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Jomon Food Diversity, Climate Change and Long-term Sustainability: Lessons from Prehistoric Japan
Start Date: 1/28/2016Start Time: 7:30 PM
End Date: 1/28/2016

Event Description
Junko Habu, Department of Anthropology, University of California, Berkeley Archaeologists have long been interested in the study of the mechanisms of long-term social change. Factors that involve specialization and centralization, such as domestication of plants, technological developments and social competitions, have been proposed as prime movers for the “development” of human societies. Contrary to these interpretations, this presentation proposes a hypothesis that diversity and decentralization may be critical for maintaining long-term sustainability of human societies in the order of hundreds to tens of thousands of years. Using a case study from the Early and Middle Jomon periods (ca. 6000-4400 cal. BP) of prehistoric Japan, this presentation emphasizes the importance of framing recent and current global environmental problems in the context of the greater human experiences.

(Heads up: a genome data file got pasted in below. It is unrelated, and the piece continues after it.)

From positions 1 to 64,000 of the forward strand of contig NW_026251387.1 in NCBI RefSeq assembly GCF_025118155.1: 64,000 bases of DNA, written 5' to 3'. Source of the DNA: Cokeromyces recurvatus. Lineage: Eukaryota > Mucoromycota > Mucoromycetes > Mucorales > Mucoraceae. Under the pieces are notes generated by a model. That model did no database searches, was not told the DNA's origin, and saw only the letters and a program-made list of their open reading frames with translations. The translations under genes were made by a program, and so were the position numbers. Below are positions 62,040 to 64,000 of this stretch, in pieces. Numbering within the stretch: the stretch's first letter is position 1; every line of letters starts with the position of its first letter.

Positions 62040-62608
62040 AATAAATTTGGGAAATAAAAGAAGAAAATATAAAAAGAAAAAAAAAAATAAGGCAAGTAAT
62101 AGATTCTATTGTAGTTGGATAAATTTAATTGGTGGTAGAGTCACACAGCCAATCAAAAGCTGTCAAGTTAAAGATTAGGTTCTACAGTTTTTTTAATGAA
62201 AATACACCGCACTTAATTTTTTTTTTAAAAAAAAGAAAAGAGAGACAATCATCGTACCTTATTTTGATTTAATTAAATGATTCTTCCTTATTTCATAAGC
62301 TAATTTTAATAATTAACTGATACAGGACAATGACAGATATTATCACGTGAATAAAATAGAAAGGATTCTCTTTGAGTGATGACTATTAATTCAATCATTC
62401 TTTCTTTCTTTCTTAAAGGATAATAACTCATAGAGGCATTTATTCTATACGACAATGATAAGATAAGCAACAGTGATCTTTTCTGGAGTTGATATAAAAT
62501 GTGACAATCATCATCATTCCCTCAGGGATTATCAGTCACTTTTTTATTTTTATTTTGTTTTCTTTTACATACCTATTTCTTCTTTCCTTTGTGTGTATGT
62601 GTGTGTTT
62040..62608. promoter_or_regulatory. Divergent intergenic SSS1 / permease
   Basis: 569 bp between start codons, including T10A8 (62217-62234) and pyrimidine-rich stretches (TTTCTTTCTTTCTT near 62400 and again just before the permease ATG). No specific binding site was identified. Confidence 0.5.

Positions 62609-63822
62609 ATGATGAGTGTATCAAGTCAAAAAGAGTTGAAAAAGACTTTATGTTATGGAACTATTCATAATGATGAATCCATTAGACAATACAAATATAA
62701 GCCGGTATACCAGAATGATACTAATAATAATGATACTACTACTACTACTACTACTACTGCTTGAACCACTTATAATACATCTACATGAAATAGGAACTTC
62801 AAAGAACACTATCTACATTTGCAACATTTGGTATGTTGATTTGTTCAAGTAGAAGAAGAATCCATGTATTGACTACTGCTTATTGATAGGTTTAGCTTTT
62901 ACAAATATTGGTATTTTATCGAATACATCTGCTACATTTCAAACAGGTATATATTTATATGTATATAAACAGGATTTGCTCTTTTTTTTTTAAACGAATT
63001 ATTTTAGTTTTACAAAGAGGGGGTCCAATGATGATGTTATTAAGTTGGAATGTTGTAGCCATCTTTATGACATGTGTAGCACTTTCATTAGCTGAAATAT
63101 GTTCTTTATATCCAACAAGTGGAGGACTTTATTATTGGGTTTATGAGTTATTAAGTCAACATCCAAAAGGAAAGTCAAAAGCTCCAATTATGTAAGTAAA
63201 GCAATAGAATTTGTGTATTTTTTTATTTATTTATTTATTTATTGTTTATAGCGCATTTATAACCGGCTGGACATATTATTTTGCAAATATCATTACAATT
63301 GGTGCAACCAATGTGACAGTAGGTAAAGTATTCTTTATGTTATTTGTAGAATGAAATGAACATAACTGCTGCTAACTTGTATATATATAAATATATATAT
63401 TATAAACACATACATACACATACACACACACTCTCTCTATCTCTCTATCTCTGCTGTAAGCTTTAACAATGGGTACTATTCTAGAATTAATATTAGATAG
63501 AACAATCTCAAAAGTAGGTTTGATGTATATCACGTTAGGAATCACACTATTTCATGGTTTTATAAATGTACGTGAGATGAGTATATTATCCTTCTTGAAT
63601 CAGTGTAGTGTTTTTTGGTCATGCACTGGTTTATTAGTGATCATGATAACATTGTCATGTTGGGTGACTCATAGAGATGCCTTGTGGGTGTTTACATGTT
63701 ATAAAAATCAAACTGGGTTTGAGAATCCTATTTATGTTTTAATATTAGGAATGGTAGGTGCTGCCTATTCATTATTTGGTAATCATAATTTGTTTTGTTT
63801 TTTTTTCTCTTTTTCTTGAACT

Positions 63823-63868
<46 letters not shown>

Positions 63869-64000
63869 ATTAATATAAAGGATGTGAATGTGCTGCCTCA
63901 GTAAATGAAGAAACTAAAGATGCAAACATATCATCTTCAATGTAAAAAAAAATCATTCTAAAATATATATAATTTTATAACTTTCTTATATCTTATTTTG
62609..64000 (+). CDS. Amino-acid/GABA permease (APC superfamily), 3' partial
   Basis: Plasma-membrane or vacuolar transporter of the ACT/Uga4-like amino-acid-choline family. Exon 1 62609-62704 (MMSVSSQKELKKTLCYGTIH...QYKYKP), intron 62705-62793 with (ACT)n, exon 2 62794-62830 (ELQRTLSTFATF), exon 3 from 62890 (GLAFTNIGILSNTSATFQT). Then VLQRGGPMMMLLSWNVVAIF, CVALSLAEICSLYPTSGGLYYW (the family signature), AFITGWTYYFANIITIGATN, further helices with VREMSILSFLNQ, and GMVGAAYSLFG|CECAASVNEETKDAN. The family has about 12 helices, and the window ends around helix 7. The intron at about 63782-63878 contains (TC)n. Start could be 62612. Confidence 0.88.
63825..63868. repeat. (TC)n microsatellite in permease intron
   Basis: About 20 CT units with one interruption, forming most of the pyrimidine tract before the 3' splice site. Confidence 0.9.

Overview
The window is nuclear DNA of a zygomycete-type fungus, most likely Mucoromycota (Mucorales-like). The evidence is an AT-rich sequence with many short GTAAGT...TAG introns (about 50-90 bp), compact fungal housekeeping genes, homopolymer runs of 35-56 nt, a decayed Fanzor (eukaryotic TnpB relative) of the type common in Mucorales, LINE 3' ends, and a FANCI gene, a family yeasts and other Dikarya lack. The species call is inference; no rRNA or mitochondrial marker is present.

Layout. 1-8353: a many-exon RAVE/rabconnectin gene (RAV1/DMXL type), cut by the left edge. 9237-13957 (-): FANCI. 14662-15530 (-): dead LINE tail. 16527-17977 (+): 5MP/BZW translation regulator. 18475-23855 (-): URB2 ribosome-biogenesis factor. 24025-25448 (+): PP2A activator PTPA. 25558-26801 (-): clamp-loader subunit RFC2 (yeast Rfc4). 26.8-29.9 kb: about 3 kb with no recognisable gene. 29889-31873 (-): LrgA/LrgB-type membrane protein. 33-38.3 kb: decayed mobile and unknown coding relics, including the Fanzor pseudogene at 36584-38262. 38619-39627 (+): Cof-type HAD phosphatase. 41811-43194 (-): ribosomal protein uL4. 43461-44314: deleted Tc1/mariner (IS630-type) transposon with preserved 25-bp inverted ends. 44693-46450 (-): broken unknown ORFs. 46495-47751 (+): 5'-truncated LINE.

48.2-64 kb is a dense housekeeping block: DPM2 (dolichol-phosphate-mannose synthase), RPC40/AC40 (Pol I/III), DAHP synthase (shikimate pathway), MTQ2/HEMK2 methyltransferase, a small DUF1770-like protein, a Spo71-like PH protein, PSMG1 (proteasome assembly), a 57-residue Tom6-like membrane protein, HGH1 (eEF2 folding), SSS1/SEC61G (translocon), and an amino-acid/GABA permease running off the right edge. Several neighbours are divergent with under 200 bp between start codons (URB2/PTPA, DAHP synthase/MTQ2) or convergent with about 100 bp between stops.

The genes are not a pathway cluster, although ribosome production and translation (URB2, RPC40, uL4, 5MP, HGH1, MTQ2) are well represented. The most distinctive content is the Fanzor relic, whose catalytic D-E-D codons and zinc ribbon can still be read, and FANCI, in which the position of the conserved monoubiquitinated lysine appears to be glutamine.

Location Information:
*WU Campus - Law School  (View Map)
245 Winter Street SE
Salem 97301
Phone: 503-370-6380
Room: 201 -- Paulus Lecture Hall
Contact Information:
Name: L. Whitaker
Phone: 503-370-6615
Admission / Ticket Info:
This event is free and open to the public
Event Sponsor(s):
Center for Ancient Studies and Archaeology
Center for Asian Studies
The Henry Luce Foundation - Sustainability and the Pacific Rim Grant

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